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Understanding the Different Eye Doctors & Vision Specialists

Monday, October 12, 2015 @ 10:10 AM
Author: Amit Mathur

Eye-Doctor

Vision health is of the utmost importance to us at Point Grey Eye Care, so we wanted to help you understand the different roles of specialists out there. There are so many different types of vision specialists, we thought it might be helpful to run down all the differences and their educational backgrounds so you understand specifically who you are seeing and what role they can play in your vision health.

Optometrists

Optometry is a specialty of vision that is primarily responsible for the health of your eyes, your “visual system” and the different parts that help you see. An optometrist will examine your eyes to make sure they are working properly, to diagnose any eye diseases or disorders. They are the ones who will test your eyes, prescribe any glasses or contact lenses and treat you if you do have any eye disorders or diseases. Optometrists are highly educated as well; once they finished their four-year undergraduate degree, they go to optometry school for another four years before they receive their O.D. (doctor of optometry degree). And if they want to specialize in pediatrics, contact lenses, neuro-optometry, etc, they must complete a residency program as well which can be another few years depending.

Ophthalmologists

Ophthalmologists are quite simply eye doctors; they are medical doctors who have specialized in the function, diseases and anatomy of the human eyes, as well as perform surgery if required. They are trained to diagnose, prevent and/or treat surgical, medical and refractive problems as they relate to diseases and disorders of the eyes. Ophthalmologists can treat the eyes in a variety of ways including prescribing medicine, glasses or contact lenses and even performing surgery in order to improve or prevent further damage to your vision. Becoming an ophthalmologist is no easy task; after they spend four years in medical school, there are another four years of internships and residencies in hospitals that are further required. This is when decide if they are going to invest more time in a vision specialty like geriatrics or glaucoma, etc.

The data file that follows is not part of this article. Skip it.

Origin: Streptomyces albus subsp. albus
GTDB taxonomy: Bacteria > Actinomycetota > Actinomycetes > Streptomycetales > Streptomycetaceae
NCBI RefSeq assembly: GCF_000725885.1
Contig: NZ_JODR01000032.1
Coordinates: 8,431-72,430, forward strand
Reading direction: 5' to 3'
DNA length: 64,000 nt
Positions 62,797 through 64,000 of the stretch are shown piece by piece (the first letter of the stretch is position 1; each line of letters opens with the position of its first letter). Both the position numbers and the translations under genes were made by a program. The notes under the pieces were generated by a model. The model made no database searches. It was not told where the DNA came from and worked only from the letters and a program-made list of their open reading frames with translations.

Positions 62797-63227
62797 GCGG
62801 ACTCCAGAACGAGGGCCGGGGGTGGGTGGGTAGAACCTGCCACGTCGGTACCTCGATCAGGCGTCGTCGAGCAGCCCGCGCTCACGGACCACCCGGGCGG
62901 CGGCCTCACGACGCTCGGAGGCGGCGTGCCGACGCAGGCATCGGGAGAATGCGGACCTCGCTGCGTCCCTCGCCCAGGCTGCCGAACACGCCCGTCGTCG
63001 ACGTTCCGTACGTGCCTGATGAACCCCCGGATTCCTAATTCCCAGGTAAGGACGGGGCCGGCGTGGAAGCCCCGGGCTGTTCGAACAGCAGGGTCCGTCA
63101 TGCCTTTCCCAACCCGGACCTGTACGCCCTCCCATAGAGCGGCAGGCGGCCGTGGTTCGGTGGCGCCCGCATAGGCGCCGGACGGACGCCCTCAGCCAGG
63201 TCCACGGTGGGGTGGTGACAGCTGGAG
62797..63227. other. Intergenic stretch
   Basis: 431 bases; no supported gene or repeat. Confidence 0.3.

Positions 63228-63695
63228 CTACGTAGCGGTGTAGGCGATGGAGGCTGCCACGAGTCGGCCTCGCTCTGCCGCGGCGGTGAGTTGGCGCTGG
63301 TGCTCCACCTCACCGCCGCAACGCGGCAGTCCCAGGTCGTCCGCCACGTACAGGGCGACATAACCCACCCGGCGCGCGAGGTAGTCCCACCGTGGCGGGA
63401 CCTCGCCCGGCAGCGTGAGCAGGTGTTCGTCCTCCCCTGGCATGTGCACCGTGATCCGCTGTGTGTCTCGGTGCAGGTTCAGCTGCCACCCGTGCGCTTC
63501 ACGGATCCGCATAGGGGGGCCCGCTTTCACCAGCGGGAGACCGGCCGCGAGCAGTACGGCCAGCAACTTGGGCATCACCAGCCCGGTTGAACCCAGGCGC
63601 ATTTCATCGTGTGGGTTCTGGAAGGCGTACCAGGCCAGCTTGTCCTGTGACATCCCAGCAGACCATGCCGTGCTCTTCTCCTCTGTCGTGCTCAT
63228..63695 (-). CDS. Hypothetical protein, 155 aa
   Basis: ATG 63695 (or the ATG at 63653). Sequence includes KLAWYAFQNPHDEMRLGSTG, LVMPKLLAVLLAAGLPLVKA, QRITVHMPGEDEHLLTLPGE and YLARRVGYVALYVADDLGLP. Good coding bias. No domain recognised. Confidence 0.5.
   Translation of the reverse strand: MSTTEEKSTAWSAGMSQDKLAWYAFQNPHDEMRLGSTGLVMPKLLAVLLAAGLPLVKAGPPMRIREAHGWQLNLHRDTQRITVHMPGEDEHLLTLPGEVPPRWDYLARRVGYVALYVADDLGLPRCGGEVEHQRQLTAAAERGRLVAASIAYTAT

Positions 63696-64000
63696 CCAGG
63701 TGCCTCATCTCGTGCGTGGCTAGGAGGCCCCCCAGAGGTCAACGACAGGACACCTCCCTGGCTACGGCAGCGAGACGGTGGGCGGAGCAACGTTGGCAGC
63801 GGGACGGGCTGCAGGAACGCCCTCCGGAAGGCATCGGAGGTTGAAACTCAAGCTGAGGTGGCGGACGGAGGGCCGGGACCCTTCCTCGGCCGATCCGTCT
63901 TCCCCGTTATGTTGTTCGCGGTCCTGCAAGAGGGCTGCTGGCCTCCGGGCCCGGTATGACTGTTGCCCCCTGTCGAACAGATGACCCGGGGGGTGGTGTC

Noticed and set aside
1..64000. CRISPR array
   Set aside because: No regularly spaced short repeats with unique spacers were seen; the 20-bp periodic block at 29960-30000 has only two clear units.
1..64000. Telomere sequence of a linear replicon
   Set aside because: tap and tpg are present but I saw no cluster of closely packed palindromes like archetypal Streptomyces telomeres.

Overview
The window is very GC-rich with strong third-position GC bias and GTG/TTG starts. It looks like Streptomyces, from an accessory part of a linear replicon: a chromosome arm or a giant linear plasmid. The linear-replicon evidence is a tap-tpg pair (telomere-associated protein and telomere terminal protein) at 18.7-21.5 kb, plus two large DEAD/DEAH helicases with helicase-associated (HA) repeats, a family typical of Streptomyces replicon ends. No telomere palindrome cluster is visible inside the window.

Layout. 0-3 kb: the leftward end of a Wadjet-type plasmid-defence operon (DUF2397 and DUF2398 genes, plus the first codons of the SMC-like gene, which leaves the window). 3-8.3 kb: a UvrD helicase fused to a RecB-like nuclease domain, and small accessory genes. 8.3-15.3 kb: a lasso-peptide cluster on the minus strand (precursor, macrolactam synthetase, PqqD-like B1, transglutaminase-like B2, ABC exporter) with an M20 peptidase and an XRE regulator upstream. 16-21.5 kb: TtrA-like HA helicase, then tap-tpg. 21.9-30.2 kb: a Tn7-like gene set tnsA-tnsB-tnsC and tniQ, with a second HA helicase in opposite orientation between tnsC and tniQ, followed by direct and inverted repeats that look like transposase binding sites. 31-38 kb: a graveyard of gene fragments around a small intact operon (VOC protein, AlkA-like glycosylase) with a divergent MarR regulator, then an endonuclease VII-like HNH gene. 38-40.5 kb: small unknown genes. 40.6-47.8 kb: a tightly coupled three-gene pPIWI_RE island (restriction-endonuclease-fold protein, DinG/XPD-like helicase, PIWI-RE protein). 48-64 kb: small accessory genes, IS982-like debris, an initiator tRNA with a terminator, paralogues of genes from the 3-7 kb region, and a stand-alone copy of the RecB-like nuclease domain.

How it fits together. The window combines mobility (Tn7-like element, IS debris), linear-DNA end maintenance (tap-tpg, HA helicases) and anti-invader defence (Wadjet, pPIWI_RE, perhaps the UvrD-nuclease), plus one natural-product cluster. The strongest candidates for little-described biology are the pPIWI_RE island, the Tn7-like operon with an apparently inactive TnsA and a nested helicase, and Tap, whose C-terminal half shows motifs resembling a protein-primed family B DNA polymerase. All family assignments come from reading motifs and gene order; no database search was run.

Low Vision Specialists

As an ophthalmologist or optometrist, you can receive further training to be specialized in low vision issues. This allows testing, diagnosis and treatment in order to treat certain eye problems. Some patients who are progressively losing their vision can see low vision specialists to determine if certain things optical and non-optical devices or a change in lighting and other equipment might assist with their problems.

Opticians

An optician is a healthcare professional who specializes in preparing and dispensing glasses and contact lenses. They are trained to read your vision prescription that tells them exactly what you need for each eye in order to see better. They make sure your glasses and lenses as well as your contact lenses fit properly. They have gone through an accredited post-secondary school program and have learned through on-the-job training as well as there are technical skills required to measuring eyes, understanding prescriptions and adjusting frames and so forth. Some opticians are also able to provide low vision devices and artificial eyes with extra training.

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